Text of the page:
• Houston Chronicle: May 16, 2018

    Texas must confront social, cultural and physical barriers to health [Opinion]

    In her blog in the Houston Chronicle, Valerie Borum Smith explains why social determinants of health should be addressed in medical settings. She discusses how she has drawn inspiration from Prevention Institute’s Community Centered Health Homes model, which calls for community health clinics to expand prevention, change social norms, and promote community-level policies that support health.

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  • Thrive Global: May 4, 2018

    Building mental health and wellbeing for men and boys

    In Thrive Global, Craig Martin, Global Director of Mental Health and Suicide Prevention, and Sheila Savannah, director of mental health and wellbeing at PI, write about the important role that strong communities play in promoting mental health. In light of Mental Health Month, the piece highlights the Making Connections initiative, which uses community-level prevention strategies to imbue communities across the US with a sense of hope, trust, safety, belonging, dignity, and agency, and control of destiny.

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  • USA Today: April 18, 2018

    'Thank you for your service:' Surgeon General's uniformed corps battles opioid epidemic

    PI's Dana Fields-Johnson speaks with USA Today's Jayne O'Donnell is this article on the Public Health Service Corps' approach to the opioid epidemic. Dana emphasizes the need to improve the community conditions that increase the risk of opioid addiction—everything from the loss of employment to the fraying social support networks to the lack of educational and economic opportunities. The Corps has the flexibility to do things like bringing together different community institutions to figure out how everyone in the community can play a role in turning the tide of this epidemic.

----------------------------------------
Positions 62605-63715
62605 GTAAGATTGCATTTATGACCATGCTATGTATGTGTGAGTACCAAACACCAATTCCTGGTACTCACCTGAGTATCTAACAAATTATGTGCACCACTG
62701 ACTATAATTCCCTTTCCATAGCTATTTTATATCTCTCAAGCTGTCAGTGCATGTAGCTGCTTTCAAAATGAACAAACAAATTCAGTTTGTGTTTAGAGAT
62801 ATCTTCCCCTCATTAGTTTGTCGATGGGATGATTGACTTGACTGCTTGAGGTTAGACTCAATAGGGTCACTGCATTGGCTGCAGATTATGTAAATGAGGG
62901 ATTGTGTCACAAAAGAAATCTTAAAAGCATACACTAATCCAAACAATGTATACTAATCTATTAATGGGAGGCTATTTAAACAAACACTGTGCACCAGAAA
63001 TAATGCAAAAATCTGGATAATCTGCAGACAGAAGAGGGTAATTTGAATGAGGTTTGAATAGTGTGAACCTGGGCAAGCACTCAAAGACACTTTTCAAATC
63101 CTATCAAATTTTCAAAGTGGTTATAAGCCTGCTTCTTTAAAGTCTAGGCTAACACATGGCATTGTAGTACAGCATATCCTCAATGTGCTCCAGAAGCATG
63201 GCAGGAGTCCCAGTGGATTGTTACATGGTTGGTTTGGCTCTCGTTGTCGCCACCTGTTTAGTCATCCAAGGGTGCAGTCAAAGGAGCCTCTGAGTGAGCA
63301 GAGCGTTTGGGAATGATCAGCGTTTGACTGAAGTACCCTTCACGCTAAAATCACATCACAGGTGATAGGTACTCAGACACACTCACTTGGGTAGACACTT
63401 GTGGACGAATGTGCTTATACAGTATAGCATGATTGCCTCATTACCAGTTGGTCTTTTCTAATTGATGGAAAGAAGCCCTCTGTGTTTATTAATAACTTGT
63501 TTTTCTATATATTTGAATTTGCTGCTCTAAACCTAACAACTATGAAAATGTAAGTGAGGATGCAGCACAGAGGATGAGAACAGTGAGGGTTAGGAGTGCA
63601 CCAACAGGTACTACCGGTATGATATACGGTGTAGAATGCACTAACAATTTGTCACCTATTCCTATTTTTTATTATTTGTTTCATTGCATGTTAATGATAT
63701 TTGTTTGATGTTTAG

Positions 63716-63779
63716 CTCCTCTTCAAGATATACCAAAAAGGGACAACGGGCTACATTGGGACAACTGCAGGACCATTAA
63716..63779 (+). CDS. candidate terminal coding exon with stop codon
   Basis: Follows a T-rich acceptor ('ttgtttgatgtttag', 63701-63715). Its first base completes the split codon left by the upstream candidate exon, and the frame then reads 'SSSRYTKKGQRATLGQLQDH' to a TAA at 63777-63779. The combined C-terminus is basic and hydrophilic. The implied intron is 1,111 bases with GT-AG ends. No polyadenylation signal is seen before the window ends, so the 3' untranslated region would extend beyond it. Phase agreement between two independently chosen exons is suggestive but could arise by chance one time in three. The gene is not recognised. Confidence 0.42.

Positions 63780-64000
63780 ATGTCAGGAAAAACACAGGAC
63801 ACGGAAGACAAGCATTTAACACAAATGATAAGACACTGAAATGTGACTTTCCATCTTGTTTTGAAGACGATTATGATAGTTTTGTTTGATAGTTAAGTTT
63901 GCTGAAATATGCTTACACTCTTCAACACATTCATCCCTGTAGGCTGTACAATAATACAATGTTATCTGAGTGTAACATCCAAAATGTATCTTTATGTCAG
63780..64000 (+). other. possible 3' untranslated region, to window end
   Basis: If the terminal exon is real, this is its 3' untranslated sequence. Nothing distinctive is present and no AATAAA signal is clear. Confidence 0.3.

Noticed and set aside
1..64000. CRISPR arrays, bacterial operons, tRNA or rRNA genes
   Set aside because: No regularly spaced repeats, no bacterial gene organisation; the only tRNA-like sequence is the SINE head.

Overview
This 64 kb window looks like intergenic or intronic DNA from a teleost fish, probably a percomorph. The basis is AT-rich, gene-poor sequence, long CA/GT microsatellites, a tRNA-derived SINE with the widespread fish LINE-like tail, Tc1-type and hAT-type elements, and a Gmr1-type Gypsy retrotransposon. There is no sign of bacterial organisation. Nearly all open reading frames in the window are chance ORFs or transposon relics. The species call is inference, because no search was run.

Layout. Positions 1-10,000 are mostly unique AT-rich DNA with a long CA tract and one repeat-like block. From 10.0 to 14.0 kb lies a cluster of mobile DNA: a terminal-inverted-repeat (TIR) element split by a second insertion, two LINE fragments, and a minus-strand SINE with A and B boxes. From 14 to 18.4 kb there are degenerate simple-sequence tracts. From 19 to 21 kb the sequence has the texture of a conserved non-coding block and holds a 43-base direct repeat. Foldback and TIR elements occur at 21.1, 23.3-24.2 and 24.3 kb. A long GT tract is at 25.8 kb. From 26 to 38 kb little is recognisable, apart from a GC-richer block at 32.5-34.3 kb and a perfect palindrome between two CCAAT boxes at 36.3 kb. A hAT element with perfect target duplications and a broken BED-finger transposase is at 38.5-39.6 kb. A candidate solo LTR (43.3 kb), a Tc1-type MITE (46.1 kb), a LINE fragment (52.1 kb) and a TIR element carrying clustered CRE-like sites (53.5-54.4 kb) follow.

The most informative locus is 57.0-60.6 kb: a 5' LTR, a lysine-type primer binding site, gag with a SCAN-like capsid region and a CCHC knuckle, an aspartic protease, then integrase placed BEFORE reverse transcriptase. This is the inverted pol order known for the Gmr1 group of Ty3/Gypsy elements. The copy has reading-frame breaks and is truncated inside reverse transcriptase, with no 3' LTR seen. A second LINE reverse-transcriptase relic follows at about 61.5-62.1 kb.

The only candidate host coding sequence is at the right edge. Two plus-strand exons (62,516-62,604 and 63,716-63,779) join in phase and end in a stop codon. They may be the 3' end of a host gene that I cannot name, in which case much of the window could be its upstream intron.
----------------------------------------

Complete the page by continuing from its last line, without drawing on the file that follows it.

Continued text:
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  • The Nation’s Health: April 2, 2018

    Tools for preventing sexual assaults

    Prevention Institute’s work on connecting the dots between multiple forms of violence is mentioned in “Connecting the dots to break the chain of violence,” on page three of this special issue of The Nation’s Health. In “Integrating gender norm change in sexual violence prevention” on page eight, PI's Rachel Davis and Lisa Fujie-Parks discuss the role restrictive gender norms play in normalizing and increasing sexual violence, and the need to challenge those norms to prevent sexual violence.

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  • The Vista Press: March 9, 2018

    Groups Press to Capture More Storm Water to Fight Pollution, Drought

    The Vista Press covers how community health groups and policymakers recently met in Los Angeles to advocate for a program to fight pollution and drought by capturing more rainwater and urban runoff. Water runoff carries paint, solvents, pesticides, and is therefore highly polluted; the article quotes PI's Elva Yanez: "Children, pregnant women and the elderly are at the greatest risk for illnesses associated with contaminated stormwater. Gastroenteritis, respiratory diseases, hepatitis, eye ear skin infections. It's a huge problem."

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  • California Healthline: March 7, 2018

    CA Healthline: After Raising Age For Tobacco Purchases, State Sees Decreased Sales To Minors

    Jocelyn Wiener of California Healthline writes about how CA became the second US state to increase the minimum tobacco sales age from 18 to 21, resulting in a significant drop in state retailers selling tobacco to kids under age 18. Most retailers support the new law, and Wiener quotes PI's Founder Larry Cohen as saying, “It’s a sign that there’s real momentum over the past couple of decades in recognizing that tobacco is harmful and that protections are appropriate.”

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  • SVCnews.com: March 7, 2018

    Supes Call for Closer Look at ‘Nuisance’ Tobacco Shops

    The LA County Board of Supervisors voted to examine tobacco shops in unincorporated areas of LA County to assess their impact on community health and safety. Among other subject matter experts, the press release quoted PI's Robert Baird: “Without reliable enforcement, the over-concentration of alcohol retail outlets in communities of color a generation ago can easily repeat itself with tobacco shops retailing cannabis. In reality, this process appears to be well underway and with similar impacts for addiction, public safety and disinvestment.”

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